In two new pilot-program intensive care rooms at the Campus Virchow-Klinikum Charité technical equipment is relegated to the background and the visual environment can be adapted to the condition of patients. This intensive care unit is the result of a three-year collaborative research and development.
A central component of the interior room concept, designed by GRAFT Architects, is a large-format screen installed above the bed. The screen is curved down so that it fills the patient’s field of vision. Built in cooperation with Philips, the screen’s coloured light is produced by 4000 LEDs. In addition to the RGB LEDs, high-powered, hot and cold white LEDs have been integrated, which, with an illuminance value of 20,000 lux, approximates the brightness of a daylight sky.
ART+COM developed the media content, based on scientific findings and theories, in close collaboration with the Department of Anaesthesiology and Operative Intensive Care Medicine at the Charité. The media content is intended to help patients to, for example, reorient themselves after major surgery or when coming out of a coma. The visual content is inspired by natural phenomena and connects patients to the outside world. It should be cognitively stimulating, as well as stress and anxiety relieving, enabling the dosages of pain medication and sedatives to be reduced and the healing process of patients to be improved.
Central to the approach is the design of a day-night rhythm simulation that promotes natural sleep and can be protective against acute cognitive deficits, or ‘delirium’, in patients. The colour of the screen changes depending on the time of day, simulating the light spectrum of an entire 24-hour period. Current weather patterns (local or from anywhere in the world) are included, and the simulated sky changes accordingly. The clouds might be more dense, for example, or perhaps moving more quickly. Moving objects like birds and contrails also stimulate patient cognition.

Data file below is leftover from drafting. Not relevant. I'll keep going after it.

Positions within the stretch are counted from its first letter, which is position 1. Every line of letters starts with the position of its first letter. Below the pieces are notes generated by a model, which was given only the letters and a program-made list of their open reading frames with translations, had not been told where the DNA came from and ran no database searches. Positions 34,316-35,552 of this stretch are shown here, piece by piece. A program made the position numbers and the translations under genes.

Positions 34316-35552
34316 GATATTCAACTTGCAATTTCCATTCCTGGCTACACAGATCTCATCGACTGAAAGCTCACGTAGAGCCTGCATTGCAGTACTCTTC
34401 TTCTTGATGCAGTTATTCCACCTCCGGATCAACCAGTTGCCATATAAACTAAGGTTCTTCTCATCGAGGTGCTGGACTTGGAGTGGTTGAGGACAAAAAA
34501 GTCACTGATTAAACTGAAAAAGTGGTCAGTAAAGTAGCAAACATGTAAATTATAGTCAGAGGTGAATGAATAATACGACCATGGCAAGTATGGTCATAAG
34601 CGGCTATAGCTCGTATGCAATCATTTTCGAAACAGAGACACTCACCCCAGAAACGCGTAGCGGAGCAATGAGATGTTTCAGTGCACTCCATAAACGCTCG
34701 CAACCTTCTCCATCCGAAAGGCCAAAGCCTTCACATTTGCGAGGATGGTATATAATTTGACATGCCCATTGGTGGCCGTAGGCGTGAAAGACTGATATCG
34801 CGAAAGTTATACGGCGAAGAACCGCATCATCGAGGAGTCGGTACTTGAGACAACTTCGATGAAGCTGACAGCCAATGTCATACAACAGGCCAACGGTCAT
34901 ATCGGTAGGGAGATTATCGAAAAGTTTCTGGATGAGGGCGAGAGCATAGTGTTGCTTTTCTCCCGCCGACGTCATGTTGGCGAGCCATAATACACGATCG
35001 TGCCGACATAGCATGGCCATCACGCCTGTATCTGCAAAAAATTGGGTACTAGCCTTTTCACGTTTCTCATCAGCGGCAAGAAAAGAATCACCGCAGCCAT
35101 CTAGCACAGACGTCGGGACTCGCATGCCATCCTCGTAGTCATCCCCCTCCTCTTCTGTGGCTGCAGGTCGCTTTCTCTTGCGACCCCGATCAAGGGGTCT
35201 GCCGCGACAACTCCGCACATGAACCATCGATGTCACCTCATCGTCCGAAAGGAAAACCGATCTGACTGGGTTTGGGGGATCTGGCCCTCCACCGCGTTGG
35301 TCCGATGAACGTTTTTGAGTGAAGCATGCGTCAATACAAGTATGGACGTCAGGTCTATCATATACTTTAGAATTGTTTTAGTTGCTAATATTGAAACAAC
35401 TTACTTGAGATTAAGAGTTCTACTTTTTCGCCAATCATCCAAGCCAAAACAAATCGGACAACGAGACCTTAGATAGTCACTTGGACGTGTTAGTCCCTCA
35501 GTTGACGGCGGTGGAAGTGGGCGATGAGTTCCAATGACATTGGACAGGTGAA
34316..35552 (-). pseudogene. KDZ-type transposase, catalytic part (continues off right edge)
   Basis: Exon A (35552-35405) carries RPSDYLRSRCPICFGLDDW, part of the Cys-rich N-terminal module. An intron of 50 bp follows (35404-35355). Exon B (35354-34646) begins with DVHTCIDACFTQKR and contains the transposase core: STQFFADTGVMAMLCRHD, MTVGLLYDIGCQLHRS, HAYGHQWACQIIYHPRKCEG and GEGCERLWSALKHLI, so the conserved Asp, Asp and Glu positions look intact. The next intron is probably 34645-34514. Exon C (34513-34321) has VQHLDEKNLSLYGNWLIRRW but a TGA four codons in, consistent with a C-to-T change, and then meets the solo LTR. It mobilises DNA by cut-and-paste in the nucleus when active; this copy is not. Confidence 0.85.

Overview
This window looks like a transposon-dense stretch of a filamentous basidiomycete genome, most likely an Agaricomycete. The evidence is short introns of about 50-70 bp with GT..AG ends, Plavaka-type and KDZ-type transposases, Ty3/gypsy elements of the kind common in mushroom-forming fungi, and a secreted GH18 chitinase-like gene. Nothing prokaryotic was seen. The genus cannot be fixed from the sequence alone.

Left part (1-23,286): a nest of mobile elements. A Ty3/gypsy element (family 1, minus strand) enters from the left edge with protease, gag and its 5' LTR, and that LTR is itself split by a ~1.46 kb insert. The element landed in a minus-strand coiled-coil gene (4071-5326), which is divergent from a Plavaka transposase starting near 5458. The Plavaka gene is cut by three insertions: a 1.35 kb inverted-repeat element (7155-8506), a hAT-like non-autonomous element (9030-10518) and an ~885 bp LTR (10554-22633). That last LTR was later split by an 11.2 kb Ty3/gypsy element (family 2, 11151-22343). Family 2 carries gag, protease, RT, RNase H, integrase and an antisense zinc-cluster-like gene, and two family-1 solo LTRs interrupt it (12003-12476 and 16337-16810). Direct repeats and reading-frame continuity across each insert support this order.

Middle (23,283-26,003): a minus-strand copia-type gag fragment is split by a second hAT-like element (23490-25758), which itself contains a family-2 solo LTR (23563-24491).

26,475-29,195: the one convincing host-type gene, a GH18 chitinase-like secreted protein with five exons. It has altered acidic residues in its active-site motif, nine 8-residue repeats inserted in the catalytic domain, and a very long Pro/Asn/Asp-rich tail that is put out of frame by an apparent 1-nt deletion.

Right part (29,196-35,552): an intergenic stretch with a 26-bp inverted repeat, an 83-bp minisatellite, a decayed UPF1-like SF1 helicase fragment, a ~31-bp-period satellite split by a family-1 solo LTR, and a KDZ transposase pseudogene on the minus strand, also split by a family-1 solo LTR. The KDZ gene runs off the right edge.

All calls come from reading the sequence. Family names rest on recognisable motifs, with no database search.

In other content intended to reduce pain and anxiety, virtual leaves float down onto the screen. The colour, size, thickness and shape of the leaves can be adjusted to an individual patient’s condition. If these parameters are supplemented by weather patterns, a breeze can gently affect the leaves based on current wind levels. Intensive care patients that are awake at night are offered a choice of two visualisations: a quiet starry night or a view of moving points of light reminiscent of the dance of fireflies and that stimulates cognition.
The screen shows variable visualisations that are based on real processes of nature and can be parametrically adjusted by medical personnel to match the condition of individual patients. This is achieved by entering clinically relevant patient data into a specially designed tablet interface.
The project Parametrische (T)Raumgestaltung is a joint research initiative by the Charité – Universitätsmedizin Berlin, GRAFT Architects, ART+COM, and the Charité CFM Facility Management GmbH. It is funded by the Federal Ministry of Economics and Technology and won the first prize in the Design & Health Management competition organised by the Berlin state initiative Project Future in 2012.